16. I stopped sending newsletters. I focused on building email subscribers and writing articles of good content.

    My articles do not contain sales pitch. I think I should consider your 20 percent.

    I get regular clients, but it won’t hurt to have more.

    Thank you.

  17. This made me smile.

    As from today, I have sent my list an invitation to my first product – a web writing workshop in London in December (too bad most of you are in the US).

    Vilfredo will not be impressed ‘cos by my own admission, I am way, way off 80/20 re. content v product promotion. More like 99/1.

    And ironically, I teach my students about 80/20 thinking.

    BUT…at least it’s now no longer 100/0

    A wonderful post.

  18. Agreed that this is the most valuable tip:

    “make sure the email you send is worth the time you’re asking for.”

    And then thank them for reading it as well.

    Very well-written articles – thanks for sharing!

  19. An important point is that it’s impossible to really know the correct open rate for your newsletter.

    Desktop and web email clients block the tracking pixel for privacy reasons so we’ll always get lower numbers than reality.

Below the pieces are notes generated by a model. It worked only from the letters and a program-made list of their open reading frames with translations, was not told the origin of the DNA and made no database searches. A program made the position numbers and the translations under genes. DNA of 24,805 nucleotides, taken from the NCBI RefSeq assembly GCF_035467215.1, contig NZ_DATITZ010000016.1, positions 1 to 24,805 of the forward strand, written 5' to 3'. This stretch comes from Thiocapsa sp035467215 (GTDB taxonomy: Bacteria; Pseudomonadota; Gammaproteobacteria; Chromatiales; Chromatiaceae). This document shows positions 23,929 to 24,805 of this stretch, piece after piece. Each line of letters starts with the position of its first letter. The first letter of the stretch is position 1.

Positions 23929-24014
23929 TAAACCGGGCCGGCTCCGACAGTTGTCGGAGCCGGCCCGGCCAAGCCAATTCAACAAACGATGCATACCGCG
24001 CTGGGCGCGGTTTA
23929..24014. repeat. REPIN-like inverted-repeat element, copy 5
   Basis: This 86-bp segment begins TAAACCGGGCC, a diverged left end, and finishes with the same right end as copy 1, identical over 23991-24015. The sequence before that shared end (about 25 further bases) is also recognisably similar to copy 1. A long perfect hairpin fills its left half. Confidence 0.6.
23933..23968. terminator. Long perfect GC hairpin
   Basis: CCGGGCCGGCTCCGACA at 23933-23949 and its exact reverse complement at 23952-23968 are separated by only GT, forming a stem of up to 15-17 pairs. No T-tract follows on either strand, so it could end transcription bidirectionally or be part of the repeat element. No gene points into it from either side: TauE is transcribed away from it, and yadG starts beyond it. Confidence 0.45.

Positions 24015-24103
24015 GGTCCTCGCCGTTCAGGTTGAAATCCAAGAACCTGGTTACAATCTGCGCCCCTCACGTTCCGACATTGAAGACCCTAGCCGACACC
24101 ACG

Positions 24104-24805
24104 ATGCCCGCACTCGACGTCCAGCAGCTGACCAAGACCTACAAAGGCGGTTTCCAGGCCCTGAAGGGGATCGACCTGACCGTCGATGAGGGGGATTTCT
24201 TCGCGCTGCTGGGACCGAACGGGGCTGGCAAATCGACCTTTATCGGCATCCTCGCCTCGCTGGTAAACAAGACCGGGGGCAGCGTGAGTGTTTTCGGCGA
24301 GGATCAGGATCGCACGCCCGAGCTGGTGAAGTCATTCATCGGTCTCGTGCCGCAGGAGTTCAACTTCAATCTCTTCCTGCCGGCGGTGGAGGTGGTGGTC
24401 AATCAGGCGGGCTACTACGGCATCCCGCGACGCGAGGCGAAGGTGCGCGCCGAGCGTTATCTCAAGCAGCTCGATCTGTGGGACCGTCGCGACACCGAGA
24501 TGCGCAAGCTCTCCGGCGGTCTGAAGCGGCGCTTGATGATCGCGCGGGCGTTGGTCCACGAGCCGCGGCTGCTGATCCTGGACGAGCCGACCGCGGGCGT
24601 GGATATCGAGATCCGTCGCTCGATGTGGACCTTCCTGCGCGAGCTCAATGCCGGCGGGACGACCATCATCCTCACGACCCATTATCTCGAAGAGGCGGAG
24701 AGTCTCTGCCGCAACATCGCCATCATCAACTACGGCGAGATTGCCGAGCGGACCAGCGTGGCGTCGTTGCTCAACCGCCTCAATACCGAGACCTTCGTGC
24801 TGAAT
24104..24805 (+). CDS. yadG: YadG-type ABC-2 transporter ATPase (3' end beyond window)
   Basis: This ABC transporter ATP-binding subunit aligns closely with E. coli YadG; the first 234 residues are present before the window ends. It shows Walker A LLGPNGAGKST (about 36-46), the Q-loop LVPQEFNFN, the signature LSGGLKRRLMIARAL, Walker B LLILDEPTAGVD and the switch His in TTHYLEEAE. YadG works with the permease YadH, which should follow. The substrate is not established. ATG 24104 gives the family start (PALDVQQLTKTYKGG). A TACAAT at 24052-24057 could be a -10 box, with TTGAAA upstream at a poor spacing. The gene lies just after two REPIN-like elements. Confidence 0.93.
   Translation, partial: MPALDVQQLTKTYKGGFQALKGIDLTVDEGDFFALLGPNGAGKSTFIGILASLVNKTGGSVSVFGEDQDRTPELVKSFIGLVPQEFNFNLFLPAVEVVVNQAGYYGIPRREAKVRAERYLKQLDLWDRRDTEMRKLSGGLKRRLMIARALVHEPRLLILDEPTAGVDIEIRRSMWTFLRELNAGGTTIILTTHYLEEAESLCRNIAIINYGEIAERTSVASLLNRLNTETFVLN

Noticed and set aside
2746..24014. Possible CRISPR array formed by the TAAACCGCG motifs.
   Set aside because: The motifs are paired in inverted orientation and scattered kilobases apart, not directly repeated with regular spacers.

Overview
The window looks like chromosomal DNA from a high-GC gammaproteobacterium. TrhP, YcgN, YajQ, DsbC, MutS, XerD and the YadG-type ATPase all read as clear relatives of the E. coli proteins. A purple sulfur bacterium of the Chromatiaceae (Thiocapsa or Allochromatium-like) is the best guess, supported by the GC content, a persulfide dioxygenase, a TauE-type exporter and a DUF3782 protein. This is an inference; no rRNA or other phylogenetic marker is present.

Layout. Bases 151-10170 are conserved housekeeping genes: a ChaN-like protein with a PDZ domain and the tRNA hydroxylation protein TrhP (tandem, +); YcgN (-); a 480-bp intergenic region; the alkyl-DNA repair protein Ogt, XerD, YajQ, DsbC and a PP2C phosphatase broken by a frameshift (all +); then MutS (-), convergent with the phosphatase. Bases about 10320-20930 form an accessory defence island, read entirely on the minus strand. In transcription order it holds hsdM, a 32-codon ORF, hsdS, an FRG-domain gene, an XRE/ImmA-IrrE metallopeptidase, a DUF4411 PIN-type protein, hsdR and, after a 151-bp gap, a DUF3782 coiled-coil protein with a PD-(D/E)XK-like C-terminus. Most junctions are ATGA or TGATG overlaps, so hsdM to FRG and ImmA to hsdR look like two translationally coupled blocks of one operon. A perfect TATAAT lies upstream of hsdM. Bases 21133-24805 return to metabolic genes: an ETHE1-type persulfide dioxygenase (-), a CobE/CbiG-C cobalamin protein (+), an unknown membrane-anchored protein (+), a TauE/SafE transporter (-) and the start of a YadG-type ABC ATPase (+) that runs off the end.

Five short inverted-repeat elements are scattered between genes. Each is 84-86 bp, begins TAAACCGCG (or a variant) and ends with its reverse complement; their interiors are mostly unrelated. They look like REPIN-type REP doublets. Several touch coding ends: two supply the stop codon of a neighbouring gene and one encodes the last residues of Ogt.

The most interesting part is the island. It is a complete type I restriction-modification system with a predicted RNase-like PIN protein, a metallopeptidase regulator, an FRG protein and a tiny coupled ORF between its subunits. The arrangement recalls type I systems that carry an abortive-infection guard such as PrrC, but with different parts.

– Tyrus

  20. The easiest and potentially most profitable way to avoid being a nudnik, is to ASK if you are!

    Open a dialogue with your list. Ask them what they want, and how much of it.

    Show them you care — and that their opinion matters to you.

    Why guess? Request feedback!

    And then reward them when they answer you, both in the short term, with a heretofore promised incentive when they respond, and longer-term — with a better communication strategy!

  21. Oh god, oh god, I’m a shlemiel. I was so sick of nudniks before I even started marketing, that I have tentatively tiptoed into e-mail marketing like a shlemiel.

    The good news is that by paying attention to the e-mails I read and the ones I immediately trash or unsubscribe from, I’m getting a sense of what works.

    Is there a name for an e-mail marketer that does it just right? Goldilocks, perhaps?

  22. I generally do not send out email to my list, only about once a month and on my blog I have no email list (when starting out) until I establish myself.

    I often do not open email from who send out too many aff, links in emails, it gets tiring.

  23. There is another point about newsletters that makes me long for the days when people told you what they thought about you with a broadsword or a halberd.

    There are these sites where you sign up to be a member and opt-in for newsletters. The stink starts when the site starts being a nudnik. You ignore the mails for some time, wanting to give them the benefit of doubt and hoping that they will clean up their act.

    But no, once a nudnik always a nudnik. So you hit the unsubscribe link and you get taken to (gasp) a form where you have to enter your username and password. Grrrrr.